Open The Cabinet of Linguistic Curiosities and you’ll find both a word and a day to remember, every day of the year. Each day has its own dedicated entry, on which a curious or notable event—and an equally curious or notable word—are explored. On the day on which flirting was banned in New York City, for instance, you’ll discover why to “sheep’s-eye” someone once meant to look at them amorously. On the day on which a disillusioned San Franciscan declared himself Emperor of the United States, you’ll find the word “mamamouchi,” a term for people who consider themselves more important than they truly are. And on the day on which George Frideric Handel completed his 259-page Messiah after twenty-four days of frenzied work, you’ll see why a French loanword, literally meaning “a small wooden barrow,” is used to refer to an intense period of work undertaken to meet a deadline.
The English language is vast enough to supply us with a word for every occasion—and this linguistic “wunderkammer” is here to prove precisely that. So whatever date this book has found its way into your hands, there’s an entire year’s worth of linguistic curiosities waiting to be found.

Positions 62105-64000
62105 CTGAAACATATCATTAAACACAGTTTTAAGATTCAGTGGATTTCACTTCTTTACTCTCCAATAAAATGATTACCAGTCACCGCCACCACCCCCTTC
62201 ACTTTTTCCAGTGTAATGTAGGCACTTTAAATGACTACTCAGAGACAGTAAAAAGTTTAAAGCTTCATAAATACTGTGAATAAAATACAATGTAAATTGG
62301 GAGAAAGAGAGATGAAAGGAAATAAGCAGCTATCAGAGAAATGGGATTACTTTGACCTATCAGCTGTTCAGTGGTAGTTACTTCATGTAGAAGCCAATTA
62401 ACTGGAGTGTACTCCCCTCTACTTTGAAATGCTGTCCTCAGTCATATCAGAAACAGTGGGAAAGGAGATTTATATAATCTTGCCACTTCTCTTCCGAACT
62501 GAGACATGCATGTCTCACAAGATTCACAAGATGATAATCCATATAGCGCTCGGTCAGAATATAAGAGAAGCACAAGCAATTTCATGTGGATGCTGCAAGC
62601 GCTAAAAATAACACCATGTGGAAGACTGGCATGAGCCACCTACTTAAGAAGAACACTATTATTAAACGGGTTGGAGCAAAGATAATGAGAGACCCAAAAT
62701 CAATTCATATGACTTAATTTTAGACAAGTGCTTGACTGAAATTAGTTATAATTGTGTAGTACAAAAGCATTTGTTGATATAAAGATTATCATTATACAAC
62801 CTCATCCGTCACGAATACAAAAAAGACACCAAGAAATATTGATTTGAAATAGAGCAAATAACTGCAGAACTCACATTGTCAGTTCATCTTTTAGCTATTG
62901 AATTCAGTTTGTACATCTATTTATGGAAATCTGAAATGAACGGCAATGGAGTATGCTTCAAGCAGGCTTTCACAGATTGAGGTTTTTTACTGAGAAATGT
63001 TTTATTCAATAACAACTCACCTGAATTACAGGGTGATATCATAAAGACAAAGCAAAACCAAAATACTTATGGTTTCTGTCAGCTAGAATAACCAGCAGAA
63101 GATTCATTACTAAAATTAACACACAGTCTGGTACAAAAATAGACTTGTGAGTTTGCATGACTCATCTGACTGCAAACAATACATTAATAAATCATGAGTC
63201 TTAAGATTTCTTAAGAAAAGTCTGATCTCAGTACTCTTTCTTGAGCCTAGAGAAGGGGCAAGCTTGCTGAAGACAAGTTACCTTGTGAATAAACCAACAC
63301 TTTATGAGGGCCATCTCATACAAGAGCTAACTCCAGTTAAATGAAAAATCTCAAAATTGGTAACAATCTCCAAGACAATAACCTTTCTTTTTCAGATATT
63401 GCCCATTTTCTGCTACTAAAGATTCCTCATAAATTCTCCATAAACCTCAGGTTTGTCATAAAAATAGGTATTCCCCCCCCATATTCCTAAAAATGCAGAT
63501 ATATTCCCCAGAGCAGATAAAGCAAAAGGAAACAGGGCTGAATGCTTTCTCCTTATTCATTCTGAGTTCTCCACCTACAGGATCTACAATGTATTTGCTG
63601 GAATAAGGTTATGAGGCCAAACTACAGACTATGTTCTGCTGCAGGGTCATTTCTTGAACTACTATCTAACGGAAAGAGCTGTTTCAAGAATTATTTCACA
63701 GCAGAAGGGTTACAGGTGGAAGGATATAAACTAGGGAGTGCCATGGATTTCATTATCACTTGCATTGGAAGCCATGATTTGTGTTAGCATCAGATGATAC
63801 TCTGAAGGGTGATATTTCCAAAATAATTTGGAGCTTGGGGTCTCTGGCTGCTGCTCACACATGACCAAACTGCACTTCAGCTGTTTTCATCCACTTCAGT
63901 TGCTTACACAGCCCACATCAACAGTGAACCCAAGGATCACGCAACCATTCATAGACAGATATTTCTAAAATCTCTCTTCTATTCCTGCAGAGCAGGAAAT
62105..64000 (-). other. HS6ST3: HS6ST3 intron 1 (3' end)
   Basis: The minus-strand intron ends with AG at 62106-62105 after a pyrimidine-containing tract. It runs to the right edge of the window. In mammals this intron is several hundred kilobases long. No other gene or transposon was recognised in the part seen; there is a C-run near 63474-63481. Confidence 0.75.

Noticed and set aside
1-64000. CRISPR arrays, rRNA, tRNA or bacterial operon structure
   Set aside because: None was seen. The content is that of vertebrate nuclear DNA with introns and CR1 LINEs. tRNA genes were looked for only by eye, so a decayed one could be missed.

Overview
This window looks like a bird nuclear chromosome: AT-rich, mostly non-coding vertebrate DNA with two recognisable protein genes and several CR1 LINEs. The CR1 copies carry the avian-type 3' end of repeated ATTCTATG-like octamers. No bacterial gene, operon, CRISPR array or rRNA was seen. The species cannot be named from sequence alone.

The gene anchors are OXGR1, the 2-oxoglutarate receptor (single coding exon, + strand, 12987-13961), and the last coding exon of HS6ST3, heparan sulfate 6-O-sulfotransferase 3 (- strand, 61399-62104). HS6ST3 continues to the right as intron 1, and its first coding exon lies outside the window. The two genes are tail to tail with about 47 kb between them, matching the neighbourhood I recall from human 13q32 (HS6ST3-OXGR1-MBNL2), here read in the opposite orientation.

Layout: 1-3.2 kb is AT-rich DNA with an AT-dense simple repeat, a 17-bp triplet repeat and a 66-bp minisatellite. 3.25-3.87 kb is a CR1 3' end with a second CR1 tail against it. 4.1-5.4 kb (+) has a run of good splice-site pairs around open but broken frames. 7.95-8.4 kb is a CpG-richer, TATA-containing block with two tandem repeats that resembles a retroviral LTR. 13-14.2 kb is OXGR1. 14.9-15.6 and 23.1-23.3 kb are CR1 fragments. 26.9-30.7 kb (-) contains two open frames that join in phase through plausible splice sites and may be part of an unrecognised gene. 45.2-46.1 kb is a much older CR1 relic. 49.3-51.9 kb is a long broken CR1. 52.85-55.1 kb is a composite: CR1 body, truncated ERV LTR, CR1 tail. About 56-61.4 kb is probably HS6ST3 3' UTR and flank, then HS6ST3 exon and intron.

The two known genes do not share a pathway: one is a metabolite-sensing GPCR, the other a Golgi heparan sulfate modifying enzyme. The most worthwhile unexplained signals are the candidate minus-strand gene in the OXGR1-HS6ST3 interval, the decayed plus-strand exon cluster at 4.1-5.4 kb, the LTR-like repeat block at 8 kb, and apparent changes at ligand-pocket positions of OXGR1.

About the Author
Paul Anthony Jones is a writer, etymologist, and language blogger. He is the author of several books on language, including, most recently, The Accidental Dictionary. He shares his linguistic discoveries via the Twitter account @HaggardHawks, which was named one of Twitter’s best language accounts by Mental Floss. He lives in Newcastle upon Tyne.
“These surprising word stories show how definitions of even everyday terms appear then disappear, expand and contract, and develop and distort, making for pleasurable reading, especially owing to the author’s lightheartedly learned style. Recommended for word buffs and those interested in language change.”
— Library Journal, on The Accidental Dictionary
“Jones shares his passion for understanding how common English words have morphed to illustrate social trends. Entertaining and informative, the book offers equal helpings of social and linguistic history and interpretation.”